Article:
Did you know that ISDN is on its way out? Serviceteam IT explains this change and how your company can prepare for it. Do you know we’ve only got less than 5 years and counting…?
European telecoms providers, and that includes the UK, have announced by 2025 PSTN (Public Switched Telephone Network) and ISDN (Integrated Services Digital Network) will be no more. Nada. Finito. Shaken off this mortal copper coil.
But what does this mean for your business, well in the first instance let’s explain what those acronyms mean.
What is PSTN and ISDN?
PSTN is a network of connected copper cables owned by the likes of BT and Virgin Media. But don’t worry if you don’t see them, as they are underground, beneath our feet. These cables link everywhere, up and down the country, allowing for analogue voice and data connections into your home and business.
If you’ve ever walked over a rectangular inspection cover or seen those sideboard-sized boxes outside of an office with the marking BT then that’s known as a bearer. That’s where the copper wires hit the faster main network. PSTN is like the difference between British Rail’s Inter City Line and the French TGV. Fast but could be a lot faster.
Then in the 1950s, pulse dialling was created and could be sent down the PSTN connection. By the 1970s, data was being sent over the system. And so if you’ve ever heard what a fax sounds like when its being sent down a telephone line, well that’s the sound of data.
Oh, and your ISDN?
Then in the 1980s the digital element of the circuits were created. These are called ISDN, and are today the de facto circuit for digital voice. However, like our creaking rail way system, there’s now an urgent need for an upgrade. And to underline the point, can you remember Alexander Bell, that austere Victorian who wore starched collars and looked very stern in those sepia photographs, well he invented and patented the PSTN circuitry back in the 19thcentury.
Could it all go wrong?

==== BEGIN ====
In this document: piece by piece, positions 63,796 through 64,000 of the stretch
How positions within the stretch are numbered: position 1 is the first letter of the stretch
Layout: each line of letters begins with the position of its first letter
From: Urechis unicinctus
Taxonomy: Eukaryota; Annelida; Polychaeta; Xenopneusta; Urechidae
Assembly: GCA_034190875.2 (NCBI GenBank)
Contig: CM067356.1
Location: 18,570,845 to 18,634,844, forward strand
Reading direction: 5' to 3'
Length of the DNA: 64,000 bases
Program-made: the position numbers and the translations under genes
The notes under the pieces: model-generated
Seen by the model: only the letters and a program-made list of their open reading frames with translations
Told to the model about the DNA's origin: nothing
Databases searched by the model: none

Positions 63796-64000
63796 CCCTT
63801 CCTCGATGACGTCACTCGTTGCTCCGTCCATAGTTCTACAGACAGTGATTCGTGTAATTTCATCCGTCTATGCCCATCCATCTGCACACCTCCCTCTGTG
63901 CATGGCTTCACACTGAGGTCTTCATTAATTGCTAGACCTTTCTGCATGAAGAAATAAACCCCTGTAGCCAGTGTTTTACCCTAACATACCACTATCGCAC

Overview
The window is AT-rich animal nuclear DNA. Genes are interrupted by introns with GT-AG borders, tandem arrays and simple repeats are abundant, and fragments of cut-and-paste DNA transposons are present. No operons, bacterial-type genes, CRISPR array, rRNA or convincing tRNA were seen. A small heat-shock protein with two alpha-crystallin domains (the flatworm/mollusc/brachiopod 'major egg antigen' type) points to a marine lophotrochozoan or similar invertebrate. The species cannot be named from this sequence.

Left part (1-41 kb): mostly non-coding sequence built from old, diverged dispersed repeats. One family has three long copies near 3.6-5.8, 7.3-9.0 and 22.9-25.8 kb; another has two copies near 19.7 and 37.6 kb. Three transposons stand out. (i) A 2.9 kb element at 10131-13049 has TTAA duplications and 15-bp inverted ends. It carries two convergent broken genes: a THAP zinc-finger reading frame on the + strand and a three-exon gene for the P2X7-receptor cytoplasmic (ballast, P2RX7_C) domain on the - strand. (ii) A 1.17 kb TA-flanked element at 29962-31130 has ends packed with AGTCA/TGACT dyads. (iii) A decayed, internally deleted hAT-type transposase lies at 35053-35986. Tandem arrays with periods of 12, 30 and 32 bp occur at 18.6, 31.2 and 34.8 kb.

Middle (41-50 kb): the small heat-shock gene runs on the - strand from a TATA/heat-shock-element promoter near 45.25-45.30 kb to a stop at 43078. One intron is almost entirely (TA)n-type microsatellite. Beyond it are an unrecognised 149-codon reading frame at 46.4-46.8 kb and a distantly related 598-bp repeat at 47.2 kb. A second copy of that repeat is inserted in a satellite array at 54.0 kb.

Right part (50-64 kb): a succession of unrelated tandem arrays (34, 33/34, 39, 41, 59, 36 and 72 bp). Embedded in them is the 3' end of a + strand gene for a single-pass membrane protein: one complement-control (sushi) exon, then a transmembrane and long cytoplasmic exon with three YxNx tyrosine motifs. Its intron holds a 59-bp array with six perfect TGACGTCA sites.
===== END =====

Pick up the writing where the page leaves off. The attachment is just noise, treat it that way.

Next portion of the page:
Yes and we don’t have to look far, just over the North Sea at the experience of Germany when they had challenges connecting their devices, particularly fax machines, after the country started to migrate in 2014. Forsyth et al (2019). Check out our next blog to see a more in depth analysis of Germany’s experience.
So what does 5 years and counting really mean?
In the UK, BT who own 90% of all the PSTN and ISDN copper infrastructure have said from 2025 that PSTN and ISDN will be no more. That means all voice calls and data traffic will need to migrate over to the Session Initiation Protocol or SIP. Which we all know more affectionately as VoIP or IP Telephony.
What does this mean for ISDN today in 2019?
As part of the roll out, from 2020 there will be no new ISDN connections to businesses, which means all new connections from that date will be IP. And by 2025 the age of PSTN and ISDN will be RIP.
Mañana. mañana. 2025 is ages away. No need to act now, or should I?
That would be a less risky thing to do. Therefore with all new technologies, and telephony is no different there is planning, networking and cabling needed. Then you need to pre-plan and undertake bandwidth testing. Being a late to the game Larry is not cost effective and not smart and adds unnecessary risk to your operations.
What are the benefits of switching to IP Telephony?
IP Telephony is more cost effective and so the earlier you can make the transition, the more money you will save. Therefore Serviceteam IT can deliver faster, internet-based encrypted calls with complete security.
So with secure back-up in case of power outages and lower line rental costs.
Can Serviceteam IT help?
With over 25 years of experience, between riding bikes, growing his hair and raising a family, Sebastian Jesson-Ward has seen it all. He’s been in the Internet industry since the dark ages when we all had to wait an eon for a new connection from the old state-run BT.
Seb works with from billion pound turnover multi nationals to start ups to install networked managed IP Telephony. This includes PBX scenarios and businesses using Microsoft Skype for Business or Microsoft Teams.
Reference: Grant Forsyth, David Lewin, Aude Schoentgen, Sam Wood, Sarongrat Wongsaroj (2018), Preparing the UK for an All-IP future: experiences from other countries, Plum Consulting. Dec 2018